Lael Morgan papers, 1936-2017
Collection Scope and Content
Contained in the Lael Morgan papers are: newspaper clippings; photographs, including a large number of slides and transparencies; manuscripts; scrapbooks; travel logs; correspondence; media; and memorabilia.
Series I. Clippings 1954-2011, includes clippings of articles by and about Morgan, many with photos by Morgan; clippings of articles of interest collected for her by Morgan’s parents; newspaper editions published or overseen by Morgan; and clippings concerning friends, colleagues and family.
Series II. Journalism notebooks, c. 1967-1987, consists of 69 spiral bound reporter’s/stenographer’s notebooks containing notes on life and culture in the Alaskan native villages and Alaskan cities Morgan visited.
Series III. Photographs 1936-2011, the most extensive series in the collection, contains a very large number of Morgan’s images created in her travels, in the form of black & white and color prints, snapshots, 35 mm slides, transparencies and negatives.
Series IV. Travel logs 1959-1985, contains spiral-bound and clipped loose-leaf logs, both typed and handwritten, chronicling Morgan’s travels.
Series V. Scrapbooks 1952-1999, consists of two large format bound scrapbooks with paper pages, and a three-ring binder with sheet protectors and loose pages.
Series VI. Manuscripts 1944-1997, is composed of one pocket-sized three-ring binder, various typescripts and one early stapled onion skin chapbook.
Series VII. Correspondence 1955-2017, contains handwritten and typewritten letters, greeting cards, postcards, and email printouts.
Series VIII. Memorabilia 1953-2011, contains objects, certificates, invitations and programs, and international documents.
Series IX. Media 1986-2012, contains VHS tapes, one CD, one cassette tape, one floppy disc and one hard drive.
Series X. Montana research 1996-2012, contains articles and correspondence, as well as chapter drafts.
Series XI. Tonga research 1998-2009, contains research on Tonga, Shirley Baker and family, as well as a draft of the Ray Wise Mala manuscript.
Series XII. Texas research 2003-2010, contains research on a variety of Texas historical characters and topics.
Lael Warren Morgan was born in Rockland, Maine, in 1936, and began her education in a two-room schoolhouse in East Vassalboro. She majored in drama at Emerson College before transferring in 1957 to Boston University School of Public Relations and Communications, and supported herself by working as a hotel night clerk. She graduated cum laude in the summer of 1959 and traveled with her husband, Dodge Morgan, to Anchorage, Alaska, where she worked for an advertising agency.
In 1963, the Morgans sailed halfway around the world in a 36’ schooner. On their return in 1965, Lael Morgan moved back to Alaska while her husband pursued work on the east coast. They divorced in 1971. Morgan started her journalistic career as a writer for the Malden Press in 1958. Later she became a photojournalist at the Juneau Alaska Empire in Alaska’s capitol city, and then covered crime and politics for the Fairbanks News Miner.
In 1969, she signed on as a reporter/photographer for the Los Angeles Times where, in 1970, she won the Photographer of the Year award for best photo feature. The award of an Alicia Patterson fellowship and a Rockefeller Foundation grant in 1972 helped her to establish a national reputation reporting on Native Americans. Morgan subsequently embarked on a freelance career working for publications such as the Washington Post, New York Times, Christian Science Monitor, and National Geographic Magazine. From 1974 to 1987, she served as roving reporter and photographer for Alaska Northwest Publishing and was assigned to visit every Alaska village named in the Alaska Native Land Claims Settlement. Of the 220 that qualified, she visited all but 13.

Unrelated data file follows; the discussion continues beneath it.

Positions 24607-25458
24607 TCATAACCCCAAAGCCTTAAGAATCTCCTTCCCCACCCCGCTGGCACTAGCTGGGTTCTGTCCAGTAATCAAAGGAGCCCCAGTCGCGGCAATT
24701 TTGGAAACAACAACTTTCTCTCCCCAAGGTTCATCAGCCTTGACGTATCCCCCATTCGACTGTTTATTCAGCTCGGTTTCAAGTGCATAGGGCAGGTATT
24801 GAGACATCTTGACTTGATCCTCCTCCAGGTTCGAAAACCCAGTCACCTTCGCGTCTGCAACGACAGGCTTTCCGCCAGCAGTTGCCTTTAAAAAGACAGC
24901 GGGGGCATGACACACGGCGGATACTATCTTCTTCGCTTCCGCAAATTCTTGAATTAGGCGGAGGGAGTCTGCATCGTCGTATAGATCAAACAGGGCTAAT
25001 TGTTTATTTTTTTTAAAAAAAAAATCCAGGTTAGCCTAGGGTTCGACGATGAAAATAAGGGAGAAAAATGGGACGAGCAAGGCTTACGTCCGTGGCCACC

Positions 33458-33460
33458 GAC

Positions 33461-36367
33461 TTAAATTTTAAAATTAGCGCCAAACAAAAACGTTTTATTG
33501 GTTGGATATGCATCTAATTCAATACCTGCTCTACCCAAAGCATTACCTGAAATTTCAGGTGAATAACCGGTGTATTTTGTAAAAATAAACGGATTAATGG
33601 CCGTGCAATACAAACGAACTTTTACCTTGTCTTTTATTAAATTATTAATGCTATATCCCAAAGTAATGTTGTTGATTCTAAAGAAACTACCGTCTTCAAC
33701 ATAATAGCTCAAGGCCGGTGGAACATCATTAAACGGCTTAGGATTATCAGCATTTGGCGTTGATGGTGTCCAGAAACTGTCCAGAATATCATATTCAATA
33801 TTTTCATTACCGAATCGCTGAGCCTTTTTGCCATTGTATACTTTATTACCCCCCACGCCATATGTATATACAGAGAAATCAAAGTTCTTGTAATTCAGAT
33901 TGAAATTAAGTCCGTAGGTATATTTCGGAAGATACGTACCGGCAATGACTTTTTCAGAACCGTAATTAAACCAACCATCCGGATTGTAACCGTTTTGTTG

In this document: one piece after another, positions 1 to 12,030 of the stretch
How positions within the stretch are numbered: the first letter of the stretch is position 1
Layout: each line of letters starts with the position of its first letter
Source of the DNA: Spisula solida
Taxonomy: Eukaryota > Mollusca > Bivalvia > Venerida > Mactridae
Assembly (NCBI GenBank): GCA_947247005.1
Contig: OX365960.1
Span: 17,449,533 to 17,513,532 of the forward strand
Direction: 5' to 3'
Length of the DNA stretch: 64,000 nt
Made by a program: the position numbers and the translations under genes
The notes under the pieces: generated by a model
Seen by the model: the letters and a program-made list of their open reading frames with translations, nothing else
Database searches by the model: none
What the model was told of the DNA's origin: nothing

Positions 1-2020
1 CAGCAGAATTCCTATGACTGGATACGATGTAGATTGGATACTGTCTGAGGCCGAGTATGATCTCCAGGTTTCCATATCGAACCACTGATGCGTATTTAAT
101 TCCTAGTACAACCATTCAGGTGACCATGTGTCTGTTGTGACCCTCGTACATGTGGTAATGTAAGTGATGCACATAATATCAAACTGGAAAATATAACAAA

In 1988, Morgan received her master’s degree from Boston University with a focus on publishing. Then, with business partner Kent Sturgis, she established Epicenter Press in 1988, a regional house that was to become the major publisher of Alaska titles. That same year, she joined the Department of Journalism and Broadcasting at the University of Alaska Fairbanks, where she taught writing, photography, and multimedia. In 1999, after serving three years as department chair and winning a Fulbright to Fiji, Morgan returned to Maine to become managing editor of the Casco Bay Weekly. In January of 2000 she advanced to publisher and continued in that capacity until the paper was sold in 2003. From September of 2003 until the summer of 2005, Morgan was a visiting professor in the Department of Communications at the University of Texas at Arlington. Morgan remains acquisitions editor for Epicenter Press and occasionally utilizes her California private detective’s license, which she has held since 1981.
Morgan is the author of 16 published books on an eclectic array of subjects. In the 1970s, Doubleday published three of her books: And the Land Provides: Transition of Alaska Natives from a Subsistence to a Money Economy; Tatting, A New Look at the Old Art of Lace Making; and Women’s Guide to Boating and Cooking. Her book Good Time Girls of the Alaska Yukon Gold Rush, which in 1998 placed seventh on the Los Angeles Times best nonfiction list, won her the distinction of being named Alaska Historian of the Year. Her most recent works are Eskimo Star: From Tundra to Tinseltown: The Ray Mala Story, and Wanton West: Madams, Money, Murder and the Wild Women of Montana’s Frontier. Both were published in 2011.